Dr. Cecil Rice knew the powers of a group early on. He grew up in an Irish family with five siblings and 30 first cousins just on his father's side. He also grew up in northern Belfast, which Nazis bombed during World War II. He used to talk about it with his friend and fellow group therapist, Dr. Scott Rutan.
“He could hear the planes coming, hear the sirens,” recalled Scott. “Then you’d see the bombs coming, you’d see buildings being blown up, and you didn’t know whether yours was going to be [blown up] or not.”
More groups at war — more us and them — followed with the troubles in Northern Ireland. In 1964, Cecil immigrated to Boston with his wife and baby. Groups were in his bones — and he became a group therapist.
“Give people the skills to help people talk, openly and honestly to one another, and people learn from one another,” Scott explained. “And what they find over time, they start by thinking, ‘oh, we’re so different, how can this work?’ And over time, they realize, 'y'know, underneath it, we’re all the same.’ "
Cecil had a presence in the groups he led.
“Quiet, dignified, gentle, wise. When Cecil spoke ... you always listened,” said Scott.
Cecil believed in reparation and forgiveness, both in the microcosm of the group and the macrocosm of society. With a therapist’s vision, he began to write about world conflict.
“I can never remember him speaking ill of anyone, actually," Scott mulled. “And he had every reason, every right, to be vengeful, angry, hurt, distrustful, paranoid, and he just didn't.”
In 1997, Cecil’s only daughter and his only two grandchildren were murdered. It was devastating -- and for a therapist, it was also exposure.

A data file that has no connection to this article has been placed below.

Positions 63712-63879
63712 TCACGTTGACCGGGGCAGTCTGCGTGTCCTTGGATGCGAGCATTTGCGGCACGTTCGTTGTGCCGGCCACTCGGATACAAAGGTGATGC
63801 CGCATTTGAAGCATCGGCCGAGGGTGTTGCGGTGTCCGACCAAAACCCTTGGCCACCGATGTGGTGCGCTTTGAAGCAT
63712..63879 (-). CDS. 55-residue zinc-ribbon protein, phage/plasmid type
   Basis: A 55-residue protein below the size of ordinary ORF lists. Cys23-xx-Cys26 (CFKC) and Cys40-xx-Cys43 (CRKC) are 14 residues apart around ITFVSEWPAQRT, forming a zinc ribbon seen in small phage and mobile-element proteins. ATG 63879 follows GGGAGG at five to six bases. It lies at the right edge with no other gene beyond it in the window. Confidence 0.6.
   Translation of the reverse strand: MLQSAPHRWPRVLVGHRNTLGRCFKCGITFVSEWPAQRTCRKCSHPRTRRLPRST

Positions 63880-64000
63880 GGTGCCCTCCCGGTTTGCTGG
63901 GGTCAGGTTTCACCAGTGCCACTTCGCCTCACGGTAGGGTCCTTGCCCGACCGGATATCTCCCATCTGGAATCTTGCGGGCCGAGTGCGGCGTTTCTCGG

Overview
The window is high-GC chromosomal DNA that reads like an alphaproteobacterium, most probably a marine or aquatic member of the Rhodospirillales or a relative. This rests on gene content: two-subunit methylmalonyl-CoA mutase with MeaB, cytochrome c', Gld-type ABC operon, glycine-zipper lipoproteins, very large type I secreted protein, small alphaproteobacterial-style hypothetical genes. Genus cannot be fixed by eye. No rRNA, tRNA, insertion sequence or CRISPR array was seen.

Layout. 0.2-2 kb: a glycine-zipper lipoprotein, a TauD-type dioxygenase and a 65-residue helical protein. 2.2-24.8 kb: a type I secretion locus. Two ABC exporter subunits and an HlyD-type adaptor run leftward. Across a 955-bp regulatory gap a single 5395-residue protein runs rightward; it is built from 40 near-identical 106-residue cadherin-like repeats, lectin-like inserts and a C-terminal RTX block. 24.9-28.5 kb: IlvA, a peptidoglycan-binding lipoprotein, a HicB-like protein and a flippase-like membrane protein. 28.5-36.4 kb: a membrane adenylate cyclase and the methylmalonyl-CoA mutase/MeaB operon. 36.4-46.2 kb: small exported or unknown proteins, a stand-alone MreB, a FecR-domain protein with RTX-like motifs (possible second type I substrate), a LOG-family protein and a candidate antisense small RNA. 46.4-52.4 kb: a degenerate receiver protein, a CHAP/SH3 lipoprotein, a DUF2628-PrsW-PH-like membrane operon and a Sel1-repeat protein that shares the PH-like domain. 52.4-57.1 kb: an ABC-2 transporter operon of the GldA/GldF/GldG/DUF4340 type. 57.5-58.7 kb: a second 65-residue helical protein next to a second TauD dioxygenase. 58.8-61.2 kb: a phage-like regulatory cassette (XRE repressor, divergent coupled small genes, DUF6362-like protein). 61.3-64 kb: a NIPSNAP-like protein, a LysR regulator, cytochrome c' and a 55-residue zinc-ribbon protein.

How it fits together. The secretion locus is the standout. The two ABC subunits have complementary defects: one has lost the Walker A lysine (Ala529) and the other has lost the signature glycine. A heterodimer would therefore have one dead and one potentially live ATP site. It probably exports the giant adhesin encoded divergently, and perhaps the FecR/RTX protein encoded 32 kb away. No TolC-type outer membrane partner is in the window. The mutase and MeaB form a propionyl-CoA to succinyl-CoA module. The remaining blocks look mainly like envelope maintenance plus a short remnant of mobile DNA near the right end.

“I mean, this was front-page news, so all of his patients knew what he was going through. And he didn’t dodge it," Scott said. "I remember talking to him one time, and he said one of the hardest jobs for him was to help his patients stop feeling they needed to help him, or take care of him."
How is endurance possible? Cecil co-founded one more group: therapists who returned with him to Northern Ireland. They trained mental health workers there to lead trauma groups. These were workers who were themselves coping with violence and trauma. Cecil understood. He was coping, too.
“He was a man who lived through trauma from beginning to end,” Scott said. “And yet he remained a loving, open, trusting, optimistic fellow.”
We hope for grace after tragedy. And maybe even, to enlarge the unfathomable into something with meaning. We hope, and we mostly fail. But Cecil Rice did not fail.
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This segment aired on November 8, 2017.